“Emotions are neurohormones,” says Joshua Freedman. “And these little chains of chemicals affect every living cell in our brains and bodies.” But for as much power as emotions have over our lives and selves, too often, our educational systems emphasize subject area mastery over cultivating emotional intelligence.
As economic, environmental, and social crises accelerate, business must evolve. But how? Kenneth Baker, the co-founder, and chair of Antioch University’s MBA, has some ideas. In this conversation with guest host Jane Paul, he talks about the necessity of innovation and change for sustainability and social justice—and how a rising tide of crisis is being met by a new generation of business leaders who seek to address these issues at all scales.
Victoria Chang, the prominent poet and Antioch MFA core faculty is a longtime advocate for “literary citizenship”—she says we ought to create writing worlds full of collaboration, generosity, and mutual…
What if we took this practice of cultural self-assessment—and went further? What if we used it as a jumping off place to really develop skills to navigate cultural differences and combat discrimination? That’s what today’s guest, Mariela Marin, encourages their students in the MA in Clinical Psychology program to do.
White Americans are 60% of the population but hold 84% of total U.S. wealth—while Black Americans make up 13% of the population but hold only 4% of the wealth. This injustice has many causes, but for PhD in Leadership and Change alum LaTanya White, the more interesting question is how to empower individuals to solve it for themselves and their own families.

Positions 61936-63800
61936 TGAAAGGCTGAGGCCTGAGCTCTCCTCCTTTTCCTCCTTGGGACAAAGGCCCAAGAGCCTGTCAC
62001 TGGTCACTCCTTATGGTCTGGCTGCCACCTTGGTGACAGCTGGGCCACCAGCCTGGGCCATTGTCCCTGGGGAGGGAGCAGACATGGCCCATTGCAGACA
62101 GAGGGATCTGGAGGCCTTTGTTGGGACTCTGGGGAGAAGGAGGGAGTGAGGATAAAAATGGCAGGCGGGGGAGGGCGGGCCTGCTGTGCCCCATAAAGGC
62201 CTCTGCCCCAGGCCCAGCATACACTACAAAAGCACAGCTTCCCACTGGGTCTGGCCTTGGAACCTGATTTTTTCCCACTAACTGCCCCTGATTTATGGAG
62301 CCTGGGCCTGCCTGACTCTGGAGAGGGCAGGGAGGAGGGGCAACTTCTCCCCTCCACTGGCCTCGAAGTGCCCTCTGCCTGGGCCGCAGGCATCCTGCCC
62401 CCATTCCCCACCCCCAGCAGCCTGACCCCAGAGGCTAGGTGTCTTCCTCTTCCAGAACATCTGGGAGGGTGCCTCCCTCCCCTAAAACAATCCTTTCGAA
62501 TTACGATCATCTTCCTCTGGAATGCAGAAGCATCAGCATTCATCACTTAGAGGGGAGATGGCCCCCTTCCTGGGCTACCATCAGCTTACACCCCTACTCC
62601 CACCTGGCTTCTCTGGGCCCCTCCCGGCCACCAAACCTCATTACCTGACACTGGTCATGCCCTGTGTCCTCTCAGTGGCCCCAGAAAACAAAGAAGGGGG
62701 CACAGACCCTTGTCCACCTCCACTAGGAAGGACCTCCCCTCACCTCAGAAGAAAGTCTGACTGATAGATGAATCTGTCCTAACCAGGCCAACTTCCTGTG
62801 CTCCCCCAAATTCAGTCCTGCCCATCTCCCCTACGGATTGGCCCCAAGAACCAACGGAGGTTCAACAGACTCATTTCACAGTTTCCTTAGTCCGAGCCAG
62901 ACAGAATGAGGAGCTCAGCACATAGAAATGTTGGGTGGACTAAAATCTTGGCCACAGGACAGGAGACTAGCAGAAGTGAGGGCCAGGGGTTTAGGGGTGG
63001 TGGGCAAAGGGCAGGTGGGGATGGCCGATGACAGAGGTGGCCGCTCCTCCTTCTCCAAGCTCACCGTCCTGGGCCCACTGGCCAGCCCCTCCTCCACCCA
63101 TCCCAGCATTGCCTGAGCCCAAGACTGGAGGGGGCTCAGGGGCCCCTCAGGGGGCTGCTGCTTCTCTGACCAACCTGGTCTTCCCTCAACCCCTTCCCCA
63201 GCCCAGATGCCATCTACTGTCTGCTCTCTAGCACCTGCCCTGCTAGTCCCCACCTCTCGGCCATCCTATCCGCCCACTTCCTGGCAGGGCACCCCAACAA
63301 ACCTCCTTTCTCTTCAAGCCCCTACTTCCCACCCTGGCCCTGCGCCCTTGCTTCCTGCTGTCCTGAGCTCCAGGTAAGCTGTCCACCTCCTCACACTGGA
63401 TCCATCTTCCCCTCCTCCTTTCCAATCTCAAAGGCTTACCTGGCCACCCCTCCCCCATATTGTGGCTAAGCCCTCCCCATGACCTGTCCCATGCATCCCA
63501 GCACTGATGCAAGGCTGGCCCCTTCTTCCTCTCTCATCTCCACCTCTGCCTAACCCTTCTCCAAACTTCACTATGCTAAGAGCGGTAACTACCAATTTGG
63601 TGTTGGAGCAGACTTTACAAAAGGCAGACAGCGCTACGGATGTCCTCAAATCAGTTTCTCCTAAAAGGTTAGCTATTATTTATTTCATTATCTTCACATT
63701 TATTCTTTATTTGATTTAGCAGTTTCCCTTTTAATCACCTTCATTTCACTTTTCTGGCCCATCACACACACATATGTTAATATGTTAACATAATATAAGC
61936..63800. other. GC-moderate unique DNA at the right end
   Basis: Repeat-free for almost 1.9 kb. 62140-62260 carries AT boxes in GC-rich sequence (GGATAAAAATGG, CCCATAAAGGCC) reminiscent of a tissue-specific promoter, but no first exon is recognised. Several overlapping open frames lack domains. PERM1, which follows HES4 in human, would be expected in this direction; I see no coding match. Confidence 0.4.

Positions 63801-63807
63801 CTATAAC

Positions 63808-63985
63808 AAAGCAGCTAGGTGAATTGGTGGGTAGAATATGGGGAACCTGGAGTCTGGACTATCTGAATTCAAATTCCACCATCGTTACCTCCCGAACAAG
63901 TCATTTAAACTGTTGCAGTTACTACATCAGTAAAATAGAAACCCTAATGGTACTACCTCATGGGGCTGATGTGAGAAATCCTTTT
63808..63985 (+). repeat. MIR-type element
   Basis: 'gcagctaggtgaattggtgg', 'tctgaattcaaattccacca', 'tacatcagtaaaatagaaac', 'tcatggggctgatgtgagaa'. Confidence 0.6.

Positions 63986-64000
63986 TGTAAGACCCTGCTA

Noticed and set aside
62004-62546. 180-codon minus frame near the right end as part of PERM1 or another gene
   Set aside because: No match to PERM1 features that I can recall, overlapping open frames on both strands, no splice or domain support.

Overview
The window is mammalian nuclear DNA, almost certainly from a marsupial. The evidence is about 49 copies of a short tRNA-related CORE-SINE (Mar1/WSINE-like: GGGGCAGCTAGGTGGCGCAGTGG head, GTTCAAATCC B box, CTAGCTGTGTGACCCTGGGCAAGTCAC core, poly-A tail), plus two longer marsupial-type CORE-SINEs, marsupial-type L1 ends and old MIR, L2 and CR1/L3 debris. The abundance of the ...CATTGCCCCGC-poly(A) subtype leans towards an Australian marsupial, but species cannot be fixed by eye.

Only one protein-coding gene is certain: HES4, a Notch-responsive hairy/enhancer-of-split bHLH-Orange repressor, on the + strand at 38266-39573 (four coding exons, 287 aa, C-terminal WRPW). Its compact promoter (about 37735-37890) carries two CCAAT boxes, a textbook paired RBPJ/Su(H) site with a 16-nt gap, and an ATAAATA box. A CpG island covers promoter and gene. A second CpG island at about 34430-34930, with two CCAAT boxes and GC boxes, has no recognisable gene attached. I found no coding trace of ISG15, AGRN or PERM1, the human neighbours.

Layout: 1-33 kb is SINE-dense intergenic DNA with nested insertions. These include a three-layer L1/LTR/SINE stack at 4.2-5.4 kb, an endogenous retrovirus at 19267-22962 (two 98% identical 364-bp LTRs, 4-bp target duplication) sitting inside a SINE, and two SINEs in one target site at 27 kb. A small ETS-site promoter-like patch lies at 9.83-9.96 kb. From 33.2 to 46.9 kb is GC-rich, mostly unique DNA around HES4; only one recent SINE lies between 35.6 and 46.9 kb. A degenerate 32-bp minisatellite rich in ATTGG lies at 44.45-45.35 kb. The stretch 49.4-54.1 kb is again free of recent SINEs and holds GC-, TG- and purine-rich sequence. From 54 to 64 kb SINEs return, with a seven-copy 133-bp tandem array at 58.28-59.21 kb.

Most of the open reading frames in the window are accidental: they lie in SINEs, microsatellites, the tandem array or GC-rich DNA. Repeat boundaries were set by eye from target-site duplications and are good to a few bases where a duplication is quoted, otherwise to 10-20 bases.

So today, we’re re-releasing this conversation about how Antioch University’s values of promoting social, economic, and environmental justice have been put to the test and the vital role Chancellor Groves believes higher education plays in building and maintaining democracy through educating voters and taking thoughtful stands on social injustices.
Jude Bergkamp is working to reform therapy—but he doesn’t believe this can happen without reconciling the field’s problematic foundations.
It’s only too common that organizations and governments bring funds and programs to communities that have been marginalized, only to end up finding that what they create is not even used by the people its designed for. The concept of co-design strives to change this pattern.
In traditional American classrooms, students memorize textbook material for discrete subjects and later are evaluated through written tests. But is this truly the best way to prepare and empower them to solve the complex problems that they will encounter in the wider world?
The worlds of theater and film often seem impenetrable and full of barriers, especially for people from less privileged backgrounds—how can we navigate it?
Activist and educator Jane Paul thinks an economy that works for everyone is not only possible but achievable, through creative solutions that we can implement starting today.
So many of us seek to meaningfully improve our communities and world—but it’s not always clear how we can combine that work with our careers. Seeking answers, we talked to three Antioch alumni who have grappled with this question in their own lives and work.